A Plea to Homeschool Parents: Get a Bit More Tech-Savvy

I like homeschoolers.  I was one of them, grew up around them, and spend a decent amount of time interacting with them now.  I have tremendous respect for homeschool parents.  They have work-ethic, courage, and deep and genuine care for their children’s well-being.  But they leave something to be desired when it comes to digital engagement.  They seem to assume learning Latin is more valuable than navigating today’s tech.

It is in the spirit of respect that I offer this plea to all the good homeschool parents out there: Learn to use technology!

It’s easier than most things you try to impart to your kids because you don’t even have to teach it to them.  They’ll pick it up in no time if they’re around it and allowed to explore it.  But if they never see you use try to or get the most out of it they may fail to realize its power and potential.  If they sense an abiding fear of newfangled things in their parents they might pick it up too.  Here are some ways to get started…

Homeschool dads: If you’re still rocking a pager, give it to your kids.  Let them dismantle it and play with the innards.  Call it science class.  Or history.  Time to upgrade to a smart phone.  Get a protective case so that when your kids drop it you won’t stress too much.  Use it a lot.  Test out some cool new apps to enhance your personal productivity and have fun with some games.  They’ve got chess and Scrabble and other wholesome stuff.  You might bond with your kids when you need them to help you figure out how to use it too. (Oh, while I’m talking to you, you might also reconsider the whole socks with sandals thing.  Your kids will thank me later.)

Homeschool moms: Get your own email address (Gmail please).  Same goes for Facebook.  You and your husband are a well-oiled team, I get it.  But if your online communiques always come from TheRickandDSniderFamily@AncientRegionalISP.com, chances are you’re not getting the most out of the digital world.  And no one knows how to comment on posts from two people combined into a single “Blessings from Deb and Harry Jones” profile on Facebook.  Set yourself up with a few basic accounts, keep your inbox clean, and meaningfully engage the wonderful world of the internet.

Homeschool family budget-setters: Splurge a little on tech.  Your frugality is one of your great qualities.  I’m not telling you to stop buying 50lb boxes of mail-order organic bread with Bible verses on it so the savings can be applied to classes or sports.  That’s good stuff.  But if there’s one area worth spending into the slight discomfort zone, it’s technology.  To connect it to an old school medium you already dig, put it this way: I don’t have a budget for books.  If my kids really want one, we buy it.  You’d probably agree it’s worth it.  I think the latest tech is a close second in this regard.  Upgrade your laptop every few years.  Hand the old ones down to the kids, but make sure somewhere in the house is a pretty new machine.  Get a tablet at least within a generation of the newest.  Upgrade the smartphone before it needs duck tape.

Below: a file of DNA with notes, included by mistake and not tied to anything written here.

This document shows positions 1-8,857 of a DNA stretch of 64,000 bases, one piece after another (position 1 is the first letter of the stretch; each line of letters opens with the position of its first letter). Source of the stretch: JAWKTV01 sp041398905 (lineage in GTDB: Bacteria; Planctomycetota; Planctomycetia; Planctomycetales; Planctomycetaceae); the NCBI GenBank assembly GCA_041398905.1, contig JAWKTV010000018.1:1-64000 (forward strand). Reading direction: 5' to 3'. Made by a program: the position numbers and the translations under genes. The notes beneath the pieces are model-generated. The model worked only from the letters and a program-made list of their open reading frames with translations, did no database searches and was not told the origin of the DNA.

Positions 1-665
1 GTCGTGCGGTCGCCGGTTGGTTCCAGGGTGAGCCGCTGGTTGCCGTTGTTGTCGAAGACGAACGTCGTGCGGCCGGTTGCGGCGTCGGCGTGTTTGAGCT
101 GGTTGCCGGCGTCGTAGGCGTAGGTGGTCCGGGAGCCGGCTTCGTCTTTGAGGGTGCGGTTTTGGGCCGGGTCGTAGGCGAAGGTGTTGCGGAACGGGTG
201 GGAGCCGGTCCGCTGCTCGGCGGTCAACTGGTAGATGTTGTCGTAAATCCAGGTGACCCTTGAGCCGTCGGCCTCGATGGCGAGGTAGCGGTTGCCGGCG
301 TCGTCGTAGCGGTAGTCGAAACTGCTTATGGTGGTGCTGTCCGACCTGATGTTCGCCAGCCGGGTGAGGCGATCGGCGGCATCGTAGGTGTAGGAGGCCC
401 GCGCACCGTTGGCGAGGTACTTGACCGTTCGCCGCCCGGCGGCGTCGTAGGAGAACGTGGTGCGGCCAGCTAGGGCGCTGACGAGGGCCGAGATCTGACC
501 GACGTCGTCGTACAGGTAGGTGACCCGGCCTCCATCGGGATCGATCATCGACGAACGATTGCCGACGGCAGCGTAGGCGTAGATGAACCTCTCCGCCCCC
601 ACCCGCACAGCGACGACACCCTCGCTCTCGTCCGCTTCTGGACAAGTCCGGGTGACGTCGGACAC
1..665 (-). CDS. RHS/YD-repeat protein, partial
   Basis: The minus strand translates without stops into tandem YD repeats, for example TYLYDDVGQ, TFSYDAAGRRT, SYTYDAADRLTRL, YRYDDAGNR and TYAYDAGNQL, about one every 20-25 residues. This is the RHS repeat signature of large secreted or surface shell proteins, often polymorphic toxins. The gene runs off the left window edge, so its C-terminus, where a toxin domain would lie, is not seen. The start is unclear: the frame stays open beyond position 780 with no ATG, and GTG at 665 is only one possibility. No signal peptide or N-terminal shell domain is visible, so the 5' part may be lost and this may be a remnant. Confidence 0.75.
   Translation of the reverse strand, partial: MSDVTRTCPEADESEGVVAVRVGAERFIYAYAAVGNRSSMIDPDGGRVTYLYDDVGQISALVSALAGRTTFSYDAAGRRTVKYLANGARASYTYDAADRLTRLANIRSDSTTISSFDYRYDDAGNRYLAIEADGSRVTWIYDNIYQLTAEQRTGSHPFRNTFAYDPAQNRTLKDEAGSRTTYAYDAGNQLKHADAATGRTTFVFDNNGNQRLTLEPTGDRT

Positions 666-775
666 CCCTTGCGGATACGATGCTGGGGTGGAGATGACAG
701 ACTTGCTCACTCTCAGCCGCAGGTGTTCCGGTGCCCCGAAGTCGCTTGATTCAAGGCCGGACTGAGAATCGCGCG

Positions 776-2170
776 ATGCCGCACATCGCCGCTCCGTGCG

I know it’s hard.  You’re busy making meals and running errands and sewing dresses and milking goats all while trying to convince your neighbors you’re perfectly normal.  But if you can lead by example and show your kids you’ve got an unrelenting spirit of adventure and a curiosity and tenacity to grab the new world by the horns and learn from it, it just might rub off.

Episode 1: Why Am I Doing a Podcast?

I’ve had so much fun listening to and being a guest on podcasts in the last year that I decided to jump head first into the medium and launch my own.  It’s a little scary.  The usual questions and fears and doubts that accompany any creative endeavor exposed to the public come along with it.  It makes me just a little uncomfortable, which is exactly where I want to be.  I’m looking forward to exploring this new medium, and I hope you’ll come along for the ride.

You can see a Podcast page on this site where the entire playlist will be available.  I’ll also be posting each new episode with notes on the blog under the category “Podcast”.  The show is available on SoundCloud, iTunes, and Stitcher.

I’m Launching a Podcast

There are too many interesting conversations to have with too many interesting people.  A podcast is a great excuse to get some of these people for an hour to discuss a wide range of ideas.  Why not launch one?